District 73 looks to equip all middle school students with Chromebooks

 
 
Updated 11/23/2016 5:37 PM
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  • Jeffrey Broms, left, and Erik Boehmer, sixth-graders at Middle School South in Vernon Hills, use Chromebooks during a writing class. Hawthorn Elementary District 73 is considering a 1:1 initiative for all middle school students.

    Jeffrey Broms, left, and Erik Boehmer, sixth-graders at Middle School South in Vernon Hills, use Chromebooks during a writing class. Hawthorn Elementary District 73 is considering a 1:1 initiative for all middle school students. Courtesy of Hawthorn District 73

Shaping a proposed master plan for its buildings and facilities has taken center stage in recent months, but another initiative under consideration in Hawthorn Elementary District 73 would affect all middle school students next year.

Sixth-, seventh- and eighth-graders in the Vernon Hills-based district's two middle schools have been using Dell Chromebooks and other devices, but they are shared among classes and teachers have to reserve them. The initiative being pursued for the 2017-18 school year would equip all of the approximately 1,300 students with the devices for what's called 1:1 personalized learning.

"We're looking at the impact of how we could personalize learning for students," said Lisa Cerauli, assistant superintendent for curriculum and instruction. "The device is the tool to support individual learning styles."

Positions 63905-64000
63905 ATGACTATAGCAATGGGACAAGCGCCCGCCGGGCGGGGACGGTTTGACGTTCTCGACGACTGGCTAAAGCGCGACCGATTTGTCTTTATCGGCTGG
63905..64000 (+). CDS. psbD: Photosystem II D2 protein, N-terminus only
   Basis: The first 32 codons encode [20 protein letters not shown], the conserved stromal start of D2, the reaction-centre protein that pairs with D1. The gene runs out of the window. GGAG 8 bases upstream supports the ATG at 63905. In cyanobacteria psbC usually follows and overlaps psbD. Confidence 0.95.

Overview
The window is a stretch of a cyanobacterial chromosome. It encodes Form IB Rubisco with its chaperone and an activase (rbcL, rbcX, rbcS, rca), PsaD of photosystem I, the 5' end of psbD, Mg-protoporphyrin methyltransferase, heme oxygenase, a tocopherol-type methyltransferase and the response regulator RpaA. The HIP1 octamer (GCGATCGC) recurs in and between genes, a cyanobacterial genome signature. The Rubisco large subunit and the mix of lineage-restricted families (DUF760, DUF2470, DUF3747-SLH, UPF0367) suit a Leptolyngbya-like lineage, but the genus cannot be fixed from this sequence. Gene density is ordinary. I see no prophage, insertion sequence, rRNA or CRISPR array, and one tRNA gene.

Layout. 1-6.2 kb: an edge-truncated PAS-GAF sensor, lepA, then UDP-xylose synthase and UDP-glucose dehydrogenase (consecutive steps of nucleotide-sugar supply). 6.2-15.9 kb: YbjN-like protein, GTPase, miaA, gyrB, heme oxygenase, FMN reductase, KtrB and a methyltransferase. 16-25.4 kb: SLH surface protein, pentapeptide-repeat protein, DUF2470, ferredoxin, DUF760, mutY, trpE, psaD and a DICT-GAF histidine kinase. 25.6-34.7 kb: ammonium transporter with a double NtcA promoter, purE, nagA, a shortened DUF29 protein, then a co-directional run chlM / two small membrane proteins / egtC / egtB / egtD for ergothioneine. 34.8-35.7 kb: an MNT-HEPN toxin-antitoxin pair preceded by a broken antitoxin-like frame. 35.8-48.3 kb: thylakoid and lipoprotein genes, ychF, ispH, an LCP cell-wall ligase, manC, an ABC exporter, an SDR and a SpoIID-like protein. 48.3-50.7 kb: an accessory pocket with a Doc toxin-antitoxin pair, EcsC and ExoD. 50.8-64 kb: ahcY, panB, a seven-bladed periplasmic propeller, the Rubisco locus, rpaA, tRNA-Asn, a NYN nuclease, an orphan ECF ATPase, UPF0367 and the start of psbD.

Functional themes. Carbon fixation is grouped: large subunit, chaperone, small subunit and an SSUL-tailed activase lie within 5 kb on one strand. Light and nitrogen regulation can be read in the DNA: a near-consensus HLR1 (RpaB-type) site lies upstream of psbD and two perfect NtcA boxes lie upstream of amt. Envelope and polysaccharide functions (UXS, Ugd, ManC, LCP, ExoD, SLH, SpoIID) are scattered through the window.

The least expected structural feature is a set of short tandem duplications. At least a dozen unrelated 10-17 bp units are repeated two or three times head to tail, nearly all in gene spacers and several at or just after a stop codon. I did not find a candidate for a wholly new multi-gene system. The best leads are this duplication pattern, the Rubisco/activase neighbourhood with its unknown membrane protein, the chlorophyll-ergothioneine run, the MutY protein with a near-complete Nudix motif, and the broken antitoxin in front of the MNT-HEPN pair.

Sharing devices comes with its own logistical issues. Knowing all the students would have their own devices to take home would save time and space, she said.

The initiative becomes more crucial as expectations for students entering high school increase, she said.

"We need students who can think and communicate and solve problems. Those are things we can start as early as elementary and middle school," Cerauli said.

The school board Monday is expected to vote on recommendations to use Dell Chromebooks for the 1:1 program and increase fees to $100 from $35 per student to help pay for them.

Previous discussion has envisioned the district buying or leasing 1,400 devices for daily use and another 140 as loaners for students who forget theirs or to replace damaged units. The recommended model, including licensing and a case, sells for $354 each, board members have been told.

A technology team has been considering which devices would be best for the initiative and have or will visit other districts where the personalized learning model is used. Four teachers in each of District 73's middle schools are leaders for training and act as on-site coaches, Cerauli said.

Among them is Jacqui Ray, who teaches sixth-grade writing and has been piloting the personalized learning approach in her four classes. She says this generation of students has grown up with information being available at a keystroke, so knowing and finding what's reliable and credible is part of the learning curve.

"I'm trying to give them the skills to go beyond asking Google," she said. "It's a struggle for them. We're focused on using it in a way that it will enhance their learning and not be an easy answer."

Ray said the 1:1 initiative will give students a greater opportunity to be part of the learning process inside and outside class.

@dhmickzawislak

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